Clouds

Clouds

 

Cloud computing is the delivery of computing services, including servers, storage, databases, networking, software, analytics, and intelligence. Cloud offer faster innovation, flexible resources, and economies of scale. Cloud users will pay only for cloud services they use, helping users lower their operating costs, run infrastructure more efficiently, and scale as business needs change over time.

Cost

Cloud computing eliminates the capital expense of buying hardware and software and setting up and running on-site datacenter—the racks of servers, the round-the-clock electricity for power and cooling, and the IT experts for managing the infrastructure. It adds up fast.

Speed

Most cloud computing services are provided self service and on demand, so even vast amounts of computing resources can be provisioned in minutes, typically with just a few mouse clicks, giving businesses a lot of flexibility and taking the pressure off capacity planning.

Performance

The biggest cloud computing services run on a worldwide network of secure datacenter, which are regularly upgraded to the latest generation of fast and efficient computing hardware. This offers several benefits over a single corporate datacenter, including reduced network latency for applications and greater economies of scale.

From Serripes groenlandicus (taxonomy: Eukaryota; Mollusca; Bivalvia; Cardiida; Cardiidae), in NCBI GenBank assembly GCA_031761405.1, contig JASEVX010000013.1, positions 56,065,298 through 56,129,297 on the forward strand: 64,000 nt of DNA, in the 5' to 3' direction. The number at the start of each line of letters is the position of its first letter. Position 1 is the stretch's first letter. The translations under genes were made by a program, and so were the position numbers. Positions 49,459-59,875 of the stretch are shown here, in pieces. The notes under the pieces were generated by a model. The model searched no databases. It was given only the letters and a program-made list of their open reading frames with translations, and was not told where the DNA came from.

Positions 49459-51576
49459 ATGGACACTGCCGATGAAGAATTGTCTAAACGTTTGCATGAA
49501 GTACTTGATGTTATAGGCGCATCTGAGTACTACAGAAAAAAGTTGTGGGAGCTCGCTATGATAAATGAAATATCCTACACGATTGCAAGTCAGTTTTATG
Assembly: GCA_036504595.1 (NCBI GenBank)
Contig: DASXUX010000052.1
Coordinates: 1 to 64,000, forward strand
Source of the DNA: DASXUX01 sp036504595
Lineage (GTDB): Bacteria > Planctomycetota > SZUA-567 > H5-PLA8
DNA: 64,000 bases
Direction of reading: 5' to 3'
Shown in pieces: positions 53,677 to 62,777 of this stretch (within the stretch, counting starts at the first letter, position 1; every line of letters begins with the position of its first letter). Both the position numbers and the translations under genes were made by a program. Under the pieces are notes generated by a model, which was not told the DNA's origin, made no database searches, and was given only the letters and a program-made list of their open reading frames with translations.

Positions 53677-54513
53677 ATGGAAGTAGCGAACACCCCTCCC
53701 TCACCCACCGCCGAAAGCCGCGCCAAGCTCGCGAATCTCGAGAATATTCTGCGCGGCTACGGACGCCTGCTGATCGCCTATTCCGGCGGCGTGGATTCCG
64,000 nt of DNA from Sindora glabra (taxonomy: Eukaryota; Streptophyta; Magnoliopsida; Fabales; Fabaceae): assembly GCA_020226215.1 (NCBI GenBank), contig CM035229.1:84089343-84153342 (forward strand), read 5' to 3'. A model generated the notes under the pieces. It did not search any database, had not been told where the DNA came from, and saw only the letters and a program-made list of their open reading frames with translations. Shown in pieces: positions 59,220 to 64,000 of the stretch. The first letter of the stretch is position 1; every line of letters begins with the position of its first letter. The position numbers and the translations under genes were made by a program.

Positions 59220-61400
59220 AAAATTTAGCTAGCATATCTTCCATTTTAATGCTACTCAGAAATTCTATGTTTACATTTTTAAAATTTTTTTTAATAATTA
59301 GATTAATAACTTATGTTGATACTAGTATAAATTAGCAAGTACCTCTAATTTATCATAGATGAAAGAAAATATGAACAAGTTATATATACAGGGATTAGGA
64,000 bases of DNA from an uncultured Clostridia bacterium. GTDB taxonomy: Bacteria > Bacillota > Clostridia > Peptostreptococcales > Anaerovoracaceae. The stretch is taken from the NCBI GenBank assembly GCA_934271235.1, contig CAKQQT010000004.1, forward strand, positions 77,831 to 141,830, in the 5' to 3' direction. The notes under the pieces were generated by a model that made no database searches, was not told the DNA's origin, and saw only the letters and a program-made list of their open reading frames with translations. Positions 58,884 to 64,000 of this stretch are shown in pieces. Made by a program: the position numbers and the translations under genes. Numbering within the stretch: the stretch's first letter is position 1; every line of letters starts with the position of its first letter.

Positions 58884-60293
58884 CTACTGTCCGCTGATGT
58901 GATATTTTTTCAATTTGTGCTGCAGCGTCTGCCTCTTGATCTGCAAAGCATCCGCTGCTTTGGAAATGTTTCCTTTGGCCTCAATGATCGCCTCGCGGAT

Reliability

Cloud computing makes data backup, disaster recovery, and business continuity easier and less expensive because data can be mirrored at multiple redundant sites on the cloud provider’s network.

Security

Many cloud providers offer a broad set of policies, technologies, and controls that strengthen your security posture overall, helping protect your data, apps, and infrastructure from potential threats.

Types of cloud computing

Not all clouds are the same and not one type of cloud computing is right for everyone. There are three different ways to deploy cloud services: on a public cloud, private cloud, or hybrid cloud.

Public cloud
Public clouds are owned and operated by a third-party cloud service providers, which deliver their computing resources, like servers and storage, over the Internet. With a public cloud, all hardware, software, and other supporting infrastructure is owned and managed by the cloud provider. You access these services and manage your account using a web browser.

Private cloud
A private cloud refers to cloud computing resources used exclusively by a single business or organization. A private cloud can be physically located on the company’s on-site datacenter. Some companies also pay third-party service providers to host their private cloud. A private cloud is one in which the services and infrastructure are maintained on a private network.

Hybrid cloud
Hybrid clouds combine public and private clouds, bound together by technology that allows data and applications to be shared between them. By allowing data and applications to move between private and public clouds, a hybrid cloud gives your business greater flexibility, more deployment options, and helps optimize your existing infrastructure, security, and compliance.